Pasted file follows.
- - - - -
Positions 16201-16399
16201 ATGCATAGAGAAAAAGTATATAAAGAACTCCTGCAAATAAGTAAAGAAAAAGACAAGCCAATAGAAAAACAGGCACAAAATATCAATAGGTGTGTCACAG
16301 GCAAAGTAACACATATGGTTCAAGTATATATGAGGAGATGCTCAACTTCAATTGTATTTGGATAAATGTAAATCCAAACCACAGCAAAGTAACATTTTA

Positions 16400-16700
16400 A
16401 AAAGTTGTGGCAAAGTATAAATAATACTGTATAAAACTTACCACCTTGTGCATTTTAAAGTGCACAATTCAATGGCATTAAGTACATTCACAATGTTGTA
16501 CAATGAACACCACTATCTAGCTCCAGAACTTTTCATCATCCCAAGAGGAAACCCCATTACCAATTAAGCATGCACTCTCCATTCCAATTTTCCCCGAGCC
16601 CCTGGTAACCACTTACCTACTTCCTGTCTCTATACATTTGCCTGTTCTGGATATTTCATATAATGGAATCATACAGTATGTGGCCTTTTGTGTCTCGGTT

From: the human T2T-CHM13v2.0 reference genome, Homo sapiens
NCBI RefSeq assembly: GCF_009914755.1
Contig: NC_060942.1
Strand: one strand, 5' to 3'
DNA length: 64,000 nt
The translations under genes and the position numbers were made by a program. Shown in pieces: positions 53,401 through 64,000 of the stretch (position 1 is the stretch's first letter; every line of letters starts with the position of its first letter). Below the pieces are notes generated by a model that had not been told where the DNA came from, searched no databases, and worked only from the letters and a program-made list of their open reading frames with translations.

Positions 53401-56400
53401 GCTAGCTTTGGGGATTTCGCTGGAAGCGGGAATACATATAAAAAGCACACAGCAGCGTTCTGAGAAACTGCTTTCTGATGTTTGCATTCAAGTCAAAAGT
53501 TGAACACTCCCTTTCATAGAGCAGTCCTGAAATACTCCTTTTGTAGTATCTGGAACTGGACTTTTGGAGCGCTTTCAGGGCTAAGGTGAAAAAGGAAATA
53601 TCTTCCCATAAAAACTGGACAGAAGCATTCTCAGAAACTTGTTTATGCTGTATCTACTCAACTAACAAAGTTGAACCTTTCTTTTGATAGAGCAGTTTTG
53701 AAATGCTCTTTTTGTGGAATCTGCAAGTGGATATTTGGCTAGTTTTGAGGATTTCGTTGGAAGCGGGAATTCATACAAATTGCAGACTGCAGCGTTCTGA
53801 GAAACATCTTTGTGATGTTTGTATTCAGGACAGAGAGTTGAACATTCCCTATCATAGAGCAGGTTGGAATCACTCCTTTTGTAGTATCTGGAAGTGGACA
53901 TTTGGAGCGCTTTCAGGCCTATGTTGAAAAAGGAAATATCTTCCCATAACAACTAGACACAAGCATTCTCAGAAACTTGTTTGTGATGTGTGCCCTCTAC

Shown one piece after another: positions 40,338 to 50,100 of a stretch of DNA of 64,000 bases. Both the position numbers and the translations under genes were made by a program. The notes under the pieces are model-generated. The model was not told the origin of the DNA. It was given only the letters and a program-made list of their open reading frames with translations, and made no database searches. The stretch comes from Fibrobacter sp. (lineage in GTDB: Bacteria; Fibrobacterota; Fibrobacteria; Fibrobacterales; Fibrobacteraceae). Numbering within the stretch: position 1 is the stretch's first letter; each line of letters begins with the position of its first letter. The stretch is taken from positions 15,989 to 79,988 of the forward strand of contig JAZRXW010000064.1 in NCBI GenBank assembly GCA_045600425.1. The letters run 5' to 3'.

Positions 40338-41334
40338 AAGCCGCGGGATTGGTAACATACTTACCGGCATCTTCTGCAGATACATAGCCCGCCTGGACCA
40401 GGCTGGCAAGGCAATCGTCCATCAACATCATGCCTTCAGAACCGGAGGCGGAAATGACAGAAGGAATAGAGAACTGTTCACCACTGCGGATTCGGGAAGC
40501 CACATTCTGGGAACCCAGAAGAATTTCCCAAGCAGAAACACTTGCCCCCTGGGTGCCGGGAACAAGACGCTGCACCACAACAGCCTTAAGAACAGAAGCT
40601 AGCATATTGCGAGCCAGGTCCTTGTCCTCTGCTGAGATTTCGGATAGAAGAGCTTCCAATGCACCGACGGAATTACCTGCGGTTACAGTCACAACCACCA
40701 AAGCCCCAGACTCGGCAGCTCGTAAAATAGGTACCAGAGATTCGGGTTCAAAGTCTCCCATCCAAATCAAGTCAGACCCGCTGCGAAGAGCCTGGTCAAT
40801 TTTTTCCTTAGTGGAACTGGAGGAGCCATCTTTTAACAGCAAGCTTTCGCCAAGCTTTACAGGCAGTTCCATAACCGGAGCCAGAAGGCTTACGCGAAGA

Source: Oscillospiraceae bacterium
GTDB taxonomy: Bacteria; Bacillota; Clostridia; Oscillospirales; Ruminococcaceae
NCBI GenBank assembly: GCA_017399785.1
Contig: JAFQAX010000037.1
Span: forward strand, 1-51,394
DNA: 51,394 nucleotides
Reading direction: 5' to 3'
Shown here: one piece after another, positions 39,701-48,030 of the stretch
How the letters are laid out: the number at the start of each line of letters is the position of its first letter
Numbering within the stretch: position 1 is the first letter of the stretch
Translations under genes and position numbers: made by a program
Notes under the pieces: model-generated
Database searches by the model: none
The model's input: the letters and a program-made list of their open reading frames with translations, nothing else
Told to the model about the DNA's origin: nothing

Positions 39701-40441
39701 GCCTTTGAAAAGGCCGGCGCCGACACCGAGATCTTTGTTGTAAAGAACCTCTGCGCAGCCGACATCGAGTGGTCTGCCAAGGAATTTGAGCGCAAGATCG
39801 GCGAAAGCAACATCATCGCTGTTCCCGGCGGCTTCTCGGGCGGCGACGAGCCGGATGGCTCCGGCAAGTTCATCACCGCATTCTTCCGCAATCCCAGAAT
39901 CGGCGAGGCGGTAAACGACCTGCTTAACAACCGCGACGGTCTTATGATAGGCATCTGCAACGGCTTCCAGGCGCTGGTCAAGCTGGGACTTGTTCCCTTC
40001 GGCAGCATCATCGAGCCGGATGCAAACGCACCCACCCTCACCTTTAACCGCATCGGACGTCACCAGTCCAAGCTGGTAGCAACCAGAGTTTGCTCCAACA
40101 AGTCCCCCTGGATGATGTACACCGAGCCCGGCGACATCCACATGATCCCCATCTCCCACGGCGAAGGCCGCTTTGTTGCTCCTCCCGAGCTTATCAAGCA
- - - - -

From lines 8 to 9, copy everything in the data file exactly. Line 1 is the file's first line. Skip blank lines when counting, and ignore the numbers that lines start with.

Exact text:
16601 CCTGGTAACCACTTACCTACTTCCTGTCTCTATACATTTGCCTGTTCTGGATATTTCATATAATGGAATCATACAGTATGTGGCCTTTTGTGTCTCGGTT

From: the human T2T-CHM13v2.0 reference genome, Homo sapiens